Designing cold storage for film
This lecture was presented to the staff of the British Film Institute in Berkhamsted, 29 June 2009. There is a full screen lecture version (pdf)
1. There are three aspects to film storage which I will talk about. The first is the optimal environment.
2. If we accept that cold storage is necessary, we have to consider how to move stuff between the store and the human occupied environment.
3. When we have sorted out that detail, all that remains is to design and build the store.
I will take these issues in turn.
4. It's always a good idea to understand the environmental quantities under debate. Temperature is not so easy to define. It is, you may be surprised to know, proportional to the average energy of movement of molecules in a gas. I use the analogy of the snooker table. When you push one ball into another, energy is transferred unequally, it is possible to leave the first ball almost stationary, but you have imparted energy to the set of balls taken as a whole.
5. In the next step in the analogy imagine all the tournament players simultaneously introducing energy, known as heat, from the edge of the table, so there is a chaos of bouncing and colliding balls, moving typically at 400 m/s in the case of air molecules.
6. Over a century ago, Maxwell and Boltzmann, quantified this process. This diagram shows the energy distribution of large numbers of atoms at equally spaced temperatures, expressed in degrees Kelvin. Notice that the most abundant particle energy, the peak of the curves, increases steadily but not dramatically with temperature. The important point to note is that at the highest temperature, 100°C, the number of high energy particles is notably enhanced. The last part of the diagram is enlarged in the inset. The Swedish chemist, Svante Arrhenius, explained the rapidly increasing reaction rate of esters, such as cellulose esters, with temperature, as due to the small number of very high energy molecules, so reaction rate was much more than proportional to temperature - it was exponentially increasing.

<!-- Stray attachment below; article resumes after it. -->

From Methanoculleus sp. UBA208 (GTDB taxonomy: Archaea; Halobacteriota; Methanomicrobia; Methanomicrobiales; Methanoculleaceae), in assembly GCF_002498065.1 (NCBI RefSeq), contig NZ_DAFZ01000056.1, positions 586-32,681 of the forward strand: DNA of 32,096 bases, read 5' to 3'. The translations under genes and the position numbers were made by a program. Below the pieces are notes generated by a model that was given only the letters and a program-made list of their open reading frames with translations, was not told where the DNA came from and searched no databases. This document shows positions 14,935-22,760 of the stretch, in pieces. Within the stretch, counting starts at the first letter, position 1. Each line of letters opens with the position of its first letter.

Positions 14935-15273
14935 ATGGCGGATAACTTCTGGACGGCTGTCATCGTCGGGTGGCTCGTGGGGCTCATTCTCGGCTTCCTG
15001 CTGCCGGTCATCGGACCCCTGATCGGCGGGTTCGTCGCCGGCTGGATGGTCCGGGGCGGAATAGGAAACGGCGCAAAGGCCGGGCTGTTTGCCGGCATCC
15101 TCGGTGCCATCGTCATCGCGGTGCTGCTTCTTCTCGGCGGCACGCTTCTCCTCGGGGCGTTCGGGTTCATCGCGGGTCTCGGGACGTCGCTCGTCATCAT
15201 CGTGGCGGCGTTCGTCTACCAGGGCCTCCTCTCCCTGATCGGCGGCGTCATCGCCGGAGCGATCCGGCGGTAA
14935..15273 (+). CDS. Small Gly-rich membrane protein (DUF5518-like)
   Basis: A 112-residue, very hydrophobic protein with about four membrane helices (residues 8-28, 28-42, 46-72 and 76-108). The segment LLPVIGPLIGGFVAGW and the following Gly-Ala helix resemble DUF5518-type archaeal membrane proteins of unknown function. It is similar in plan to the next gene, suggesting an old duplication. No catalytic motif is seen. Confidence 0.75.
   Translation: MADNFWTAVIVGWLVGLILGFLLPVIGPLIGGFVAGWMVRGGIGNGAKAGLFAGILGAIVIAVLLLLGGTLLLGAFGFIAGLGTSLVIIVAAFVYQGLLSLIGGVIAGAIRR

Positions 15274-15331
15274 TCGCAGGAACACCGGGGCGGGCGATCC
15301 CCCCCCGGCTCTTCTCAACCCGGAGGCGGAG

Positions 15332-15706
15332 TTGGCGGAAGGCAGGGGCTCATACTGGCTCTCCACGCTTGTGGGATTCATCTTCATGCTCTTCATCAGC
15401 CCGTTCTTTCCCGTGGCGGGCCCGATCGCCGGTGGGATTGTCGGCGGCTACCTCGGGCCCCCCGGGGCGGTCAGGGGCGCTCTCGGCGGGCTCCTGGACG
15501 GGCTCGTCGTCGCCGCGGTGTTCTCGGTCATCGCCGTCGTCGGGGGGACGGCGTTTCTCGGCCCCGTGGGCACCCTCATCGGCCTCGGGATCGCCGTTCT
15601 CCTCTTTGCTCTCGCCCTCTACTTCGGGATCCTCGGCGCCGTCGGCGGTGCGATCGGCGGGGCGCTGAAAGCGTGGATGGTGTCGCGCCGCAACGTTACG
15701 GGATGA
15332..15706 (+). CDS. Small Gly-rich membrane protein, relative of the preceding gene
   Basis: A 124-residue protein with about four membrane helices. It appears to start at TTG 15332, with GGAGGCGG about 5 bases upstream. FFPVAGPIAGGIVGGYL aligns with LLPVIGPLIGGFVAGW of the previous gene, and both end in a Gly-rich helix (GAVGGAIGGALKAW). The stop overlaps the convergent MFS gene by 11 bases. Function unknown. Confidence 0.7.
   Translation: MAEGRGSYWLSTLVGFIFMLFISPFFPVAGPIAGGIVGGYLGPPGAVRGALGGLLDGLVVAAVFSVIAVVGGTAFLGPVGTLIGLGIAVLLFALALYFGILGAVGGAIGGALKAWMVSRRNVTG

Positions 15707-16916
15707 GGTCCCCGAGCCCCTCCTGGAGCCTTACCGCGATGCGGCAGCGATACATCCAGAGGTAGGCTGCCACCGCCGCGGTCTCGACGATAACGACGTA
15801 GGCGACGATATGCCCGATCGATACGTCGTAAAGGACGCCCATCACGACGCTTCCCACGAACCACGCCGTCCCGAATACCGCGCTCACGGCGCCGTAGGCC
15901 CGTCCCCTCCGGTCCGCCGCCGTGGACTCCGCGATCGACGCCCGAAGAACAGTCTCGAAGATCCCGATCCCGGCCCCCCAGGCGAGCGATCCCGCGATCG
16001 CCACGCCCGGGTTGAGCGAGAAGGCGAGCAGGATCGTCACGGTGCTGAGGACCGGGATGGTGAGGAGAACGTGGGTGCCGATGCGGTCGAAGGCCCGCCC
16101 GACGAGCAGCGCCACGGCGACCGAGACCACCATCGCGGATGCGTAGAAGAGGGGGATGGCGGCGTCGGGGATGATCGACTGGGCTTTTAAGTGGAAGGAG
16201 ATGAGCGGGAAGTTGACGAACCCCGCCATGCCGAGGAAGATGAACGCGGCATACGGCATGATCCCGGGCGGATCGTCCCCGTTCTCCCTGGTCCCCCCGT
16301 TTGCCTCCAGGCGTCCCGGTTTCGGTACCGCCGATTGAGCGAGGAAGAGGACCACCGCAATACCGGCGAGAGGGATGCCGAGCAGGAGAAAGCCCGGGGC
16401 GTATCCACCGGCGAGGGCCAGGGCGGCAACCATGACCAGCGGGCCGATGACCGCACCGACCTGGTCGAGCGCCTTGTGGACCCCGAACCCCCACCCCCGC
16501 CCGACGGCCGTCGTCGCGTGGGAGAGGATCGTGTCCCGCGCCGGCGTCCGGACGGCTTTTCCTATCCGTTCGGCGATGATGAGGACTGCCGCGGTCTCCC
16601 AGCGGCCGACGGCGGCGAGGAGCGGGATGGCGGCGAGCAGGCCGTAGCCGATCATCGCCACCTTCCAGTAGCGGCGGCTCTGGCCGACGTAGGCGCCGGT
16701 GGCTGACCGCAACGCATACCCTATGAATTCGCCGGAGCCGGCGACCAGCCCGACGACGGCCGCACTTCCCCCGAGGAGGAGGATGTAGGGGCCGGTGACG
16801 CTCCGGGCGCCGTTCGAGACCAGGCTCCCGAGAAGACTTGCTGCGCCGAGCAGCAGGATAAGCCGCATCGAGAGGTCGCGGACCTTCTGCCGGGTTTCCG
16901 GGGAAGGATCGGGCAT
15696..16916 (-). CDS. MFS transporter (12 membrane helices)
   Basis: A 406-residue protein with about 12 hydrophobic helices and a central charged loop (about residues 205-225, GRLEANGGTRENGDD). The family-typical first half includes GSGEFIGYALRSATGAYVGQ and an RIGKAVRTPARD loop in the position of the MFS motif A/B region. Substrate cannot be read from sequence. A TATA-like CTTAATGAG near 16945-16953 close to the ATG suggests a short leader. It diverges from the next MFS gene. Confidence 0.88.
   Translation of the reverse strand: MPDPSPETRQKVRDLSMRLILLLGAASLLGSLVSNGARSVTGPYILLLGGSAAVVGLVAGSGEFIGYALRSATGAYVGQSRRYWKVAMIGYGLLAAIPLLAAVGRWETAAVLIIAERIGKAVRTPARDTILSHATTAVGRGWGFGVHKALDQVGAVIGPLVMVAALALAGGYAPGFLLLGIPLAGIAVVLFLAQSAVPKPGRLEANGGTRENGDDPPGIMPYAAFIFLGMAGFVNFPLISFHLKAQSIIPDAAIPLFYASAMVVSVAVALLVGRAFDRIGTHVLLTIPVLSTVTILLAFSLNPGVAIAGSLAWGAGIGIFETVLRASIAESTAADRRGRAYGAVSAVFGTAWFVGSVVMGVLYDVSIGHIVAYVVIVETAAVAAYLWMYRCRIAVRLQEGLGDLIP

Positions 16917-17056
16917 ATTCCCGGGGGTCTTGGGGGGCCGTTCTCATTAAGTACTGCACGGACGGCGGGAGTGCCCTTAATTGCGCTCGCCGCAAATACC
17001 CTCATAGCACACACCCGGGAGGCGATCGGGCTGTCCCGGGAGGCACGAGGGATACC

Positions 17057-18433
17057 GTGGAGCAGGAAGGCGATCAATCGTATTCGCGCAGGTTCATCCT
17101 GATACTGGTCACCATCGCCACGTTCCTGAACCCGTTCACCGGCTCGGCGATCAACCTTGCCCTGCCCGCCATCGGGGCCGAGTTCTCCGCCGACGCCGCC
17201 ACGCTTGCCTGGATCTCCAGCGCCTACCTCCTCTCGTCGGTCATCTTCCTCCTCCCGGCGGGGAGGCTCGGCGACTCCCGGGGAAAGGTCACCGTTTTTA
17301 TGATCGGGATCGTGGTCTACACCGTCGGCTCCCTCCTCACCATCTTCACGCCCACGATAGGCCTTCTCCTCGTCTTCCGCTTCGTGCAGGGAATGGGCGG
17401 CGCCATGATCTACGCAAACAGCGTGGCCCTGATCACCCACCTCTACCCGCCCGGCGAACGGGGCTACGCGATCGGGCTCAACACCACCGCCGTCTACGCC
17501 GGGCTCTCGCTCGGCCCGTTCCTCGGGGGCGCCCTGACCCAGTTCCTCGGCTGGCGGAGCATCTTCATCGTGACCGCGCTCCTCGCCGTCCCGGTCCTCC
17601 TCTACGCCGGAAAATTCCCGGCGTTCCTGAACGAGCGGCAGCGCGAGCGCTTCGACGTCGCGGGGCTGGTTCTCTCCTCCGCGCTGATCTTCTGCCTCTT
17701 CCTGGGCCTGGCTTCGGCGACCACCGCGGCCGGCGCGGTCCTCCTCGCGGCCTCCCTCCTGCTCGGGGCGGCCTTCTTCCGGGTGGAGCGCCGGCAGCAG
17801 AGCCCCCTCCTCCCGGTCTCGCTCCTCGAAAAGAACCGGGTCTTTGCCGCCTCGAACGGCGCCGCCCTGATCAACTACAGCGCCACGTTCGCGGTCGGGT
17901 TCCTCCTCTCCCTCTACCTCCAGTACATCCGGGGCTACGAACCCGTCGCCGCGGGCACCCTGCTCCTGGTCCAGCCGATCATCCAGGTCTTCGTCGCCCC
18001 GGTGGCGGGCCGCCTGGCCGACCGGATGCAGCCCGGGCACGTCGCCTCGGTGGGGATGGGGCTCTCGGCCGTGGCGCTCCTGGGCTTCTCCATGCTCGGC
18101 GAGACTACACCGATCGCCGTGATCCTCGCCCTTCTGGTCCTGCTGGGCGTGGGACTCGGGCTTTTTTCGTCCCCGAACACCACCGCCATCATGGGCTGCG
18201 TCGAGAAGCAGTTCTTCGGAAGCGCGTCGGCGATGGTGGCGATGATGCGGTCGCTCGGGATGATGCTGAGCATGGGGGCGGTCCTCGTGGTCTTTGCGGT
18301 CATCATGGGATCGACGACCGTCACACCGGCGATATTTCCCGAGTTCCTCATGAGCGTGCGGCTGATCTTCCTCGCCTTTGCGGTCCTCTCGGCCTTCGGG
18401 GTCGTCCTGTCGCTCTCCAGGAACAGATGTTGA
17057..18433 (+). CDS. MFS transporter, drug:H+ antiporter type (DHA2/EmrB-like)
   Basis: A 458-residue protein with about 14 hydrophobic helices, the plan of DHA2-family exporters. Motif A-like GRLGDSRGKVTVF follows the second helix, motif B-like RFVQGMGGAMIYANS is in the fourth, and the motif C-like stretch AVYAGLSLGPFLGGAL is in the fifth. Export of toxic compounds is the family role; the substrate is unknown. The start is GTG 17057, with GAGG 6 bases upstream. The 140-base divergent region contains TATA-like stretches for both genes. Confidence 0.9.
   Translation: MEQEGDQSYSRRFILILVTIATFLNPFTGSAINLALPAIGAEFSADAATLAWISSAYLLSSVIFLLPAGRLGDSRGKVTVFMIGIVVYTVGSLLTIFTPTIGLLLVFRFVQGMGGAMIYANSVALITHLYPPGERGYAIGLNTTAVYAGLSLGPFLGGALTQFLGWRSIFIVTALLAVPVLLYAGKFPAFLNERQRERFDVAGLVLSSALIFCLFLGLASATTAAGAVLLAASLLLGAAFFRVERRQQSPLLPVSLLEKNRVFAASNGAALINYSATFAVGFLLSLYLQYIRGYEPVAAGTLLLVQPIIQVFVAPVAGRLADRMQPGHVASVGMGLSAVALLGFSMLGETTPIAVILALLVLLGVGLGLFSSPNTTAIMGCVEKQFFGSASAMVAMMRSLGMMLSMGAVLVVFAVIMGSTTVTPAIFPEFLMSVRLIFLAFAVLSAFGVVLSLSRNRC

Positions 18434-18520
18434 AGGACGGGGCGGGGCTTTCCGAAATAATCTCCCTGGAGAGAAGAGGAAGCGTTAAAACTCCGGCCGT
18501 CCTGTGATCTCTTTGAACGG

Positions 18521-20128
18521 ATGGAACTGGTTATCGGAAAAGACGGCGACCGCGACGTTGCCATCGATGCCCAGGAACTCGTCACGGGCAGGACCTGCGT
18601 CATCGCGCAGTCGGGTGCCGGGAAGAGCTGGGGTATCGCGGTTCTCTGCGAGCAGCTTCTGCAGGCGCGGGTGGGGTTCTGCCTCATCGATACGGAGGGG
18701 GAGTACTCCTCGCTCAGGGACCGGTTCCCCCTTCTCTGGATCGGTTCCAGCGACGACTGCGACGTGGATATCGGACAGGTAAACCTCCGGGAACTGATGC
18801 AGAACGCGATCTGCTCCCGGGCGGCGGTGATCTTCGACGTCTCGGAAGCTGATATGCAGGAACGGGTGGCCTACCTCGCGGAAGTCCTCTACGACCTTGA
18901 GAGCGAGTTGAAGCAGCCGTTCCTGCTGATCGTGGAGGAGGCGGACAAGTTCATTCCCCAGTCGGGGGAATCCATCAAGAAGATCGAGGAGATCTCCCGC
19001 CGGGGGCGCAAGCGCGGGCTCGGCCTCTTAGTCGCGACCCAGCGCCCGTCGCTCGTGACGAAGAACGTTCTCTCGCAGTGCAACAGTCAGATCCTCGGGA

7. Astonishingly, this apparently naive treatment of colliding molecules accounts for the observed reaction rates of very many chemical processes, not just in gases, and has been amply confirmed over the intervening century.
The insight of Arrhenius was presented as a diagram by the chemist at the US National Archives, Don Sebera. Because most decomposition reactions of polymers, such as cellulose acetate and gelatin, involve addition of water with breaking of molecular bonds, he added the dimension of relative humidity to the Arrhenius concept. But let us first consider the horizontal red line, representing variation in temperature at constant RH. The red spot marks room conditions. If one lowers the temperature to 15°C, the reaction rate has already halved, at zero C it is a twentieth of the room temperature rate. It is difficult to prove this with relatively stable polymers, so our evidence comes from extrapolation of reactions studied at several quite high temperatures.
8. The influence on reaction rate of relative humidity, which can be considered to represent the ability of water to enter into chemical reactions, is considered to be proportional, rather than exponential. This results in reaction rates that bunch up at very low RH. One has to go from 50% to 90% RH to double the reaction rate, but from 50% to 5% the reaction rate reduces to one tenth.